In 1968: an eleven year old girl named Mary Bell killed two boys (ages 3 and 4). The courts tried her, found her guilty, put her in jail until she was in her 20's. This book revisits her case years after she was released from jail and tries to figure out why she did it, what her life was like before she committed this crime, and whether she really understood the gravity of what she did at the time. I don't want to give any of it away, but I was so engrossed that I wanted to read the whole thing in one sitting... I couldn't only because it was so overwhelming: at times so depressing, at other times funny and even joyful. I had to take breathers because it was so intense.
I really felt for Mary Bell and totally rooted for her the whole time. The author does a good job of bringing out the various threads of the story. She's compassionate and understanding, but also she makes it clear that none of this is an excuse for the crime itself. She makes the case that when a child commits a horrible crime like this, the court's job is not only to say whether she was guilty of the crime or not, but also to ask why a child would do this? And to help the child psychologically with their problems. A child does not commit a crime like this because they are evil. It is usually a sign of some disturbing realities at home. To ignore this is to make the problem worse.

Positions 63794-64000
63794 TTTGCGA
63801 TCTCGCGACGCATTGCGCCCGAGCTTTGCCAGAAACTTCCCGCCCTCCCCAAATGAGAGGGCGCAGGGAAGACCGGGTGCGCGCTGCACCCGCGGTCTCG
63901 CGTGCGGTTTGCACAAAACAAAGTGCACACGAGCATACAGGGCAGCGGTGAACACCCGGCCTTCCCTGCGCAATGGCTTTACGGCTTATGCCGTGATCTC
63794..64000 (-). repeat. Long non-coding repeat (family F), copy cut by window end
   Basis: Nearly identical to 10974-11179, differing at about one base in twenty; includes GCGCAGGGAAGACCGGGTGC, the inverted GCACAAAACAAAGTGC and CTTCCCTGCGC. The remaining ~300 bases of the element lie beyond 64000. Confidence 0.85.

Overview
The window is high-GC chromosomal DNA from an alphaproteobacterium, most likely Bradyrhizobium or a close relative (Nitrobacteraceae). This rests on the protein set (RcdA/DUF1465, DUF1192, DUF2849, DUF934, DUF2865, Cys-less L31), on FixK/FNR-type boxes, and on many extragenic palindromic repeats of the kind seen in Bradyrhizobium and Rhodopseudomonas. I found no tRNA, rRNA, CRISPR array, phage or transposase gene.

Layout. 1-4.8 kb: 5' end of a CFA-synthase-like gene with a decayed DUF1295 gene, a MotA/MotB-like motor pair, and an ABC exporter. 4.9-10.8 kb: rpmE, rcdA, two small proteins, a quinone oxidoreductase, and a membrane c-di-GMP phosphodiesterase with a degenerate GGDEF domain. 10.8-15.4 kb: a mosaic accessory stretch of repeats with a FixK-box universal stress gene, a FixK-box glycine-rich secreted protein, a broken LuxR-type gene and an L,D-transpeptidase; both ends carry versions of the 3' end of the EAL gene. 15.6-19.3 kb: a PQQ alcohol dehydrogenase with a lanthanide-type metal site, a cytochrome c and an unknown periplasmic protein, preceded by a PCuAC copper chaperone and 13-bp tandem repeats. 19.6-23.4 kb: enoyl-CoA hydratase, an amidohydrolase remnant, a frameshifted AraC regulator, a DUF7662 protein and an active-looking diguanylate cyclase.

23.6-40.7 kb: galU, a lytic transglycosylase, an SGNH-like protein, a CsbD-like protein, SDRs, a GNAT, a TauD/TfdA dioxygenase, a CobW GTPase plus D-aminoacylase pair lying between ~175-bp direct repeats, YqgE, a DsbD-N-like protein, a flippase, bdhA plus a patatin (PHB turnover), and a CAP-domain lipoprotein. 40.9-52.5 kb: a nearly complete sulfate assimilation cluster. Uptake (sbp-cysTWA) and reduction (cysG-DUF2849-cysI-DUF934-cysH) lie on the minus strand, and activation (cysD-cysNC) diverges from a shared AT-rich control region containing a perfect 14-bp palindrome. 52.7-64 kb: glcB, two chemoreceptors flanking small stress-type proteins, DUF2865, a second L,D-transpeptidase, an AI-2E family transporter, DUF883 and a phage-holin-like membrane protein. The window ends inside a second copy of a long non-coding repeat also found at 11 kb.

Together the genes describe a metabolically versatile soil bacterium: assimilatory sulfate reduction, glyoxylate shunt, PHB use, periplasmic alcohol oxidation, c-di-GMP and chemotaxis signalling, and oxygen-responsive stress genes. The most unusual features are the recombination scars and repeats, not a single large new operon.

I found that Mary Bell was (predictably) messed up, but what surprised me was how strong she was as well, and how positively she looked at life despite everything that happened to her. This was a wonderful read.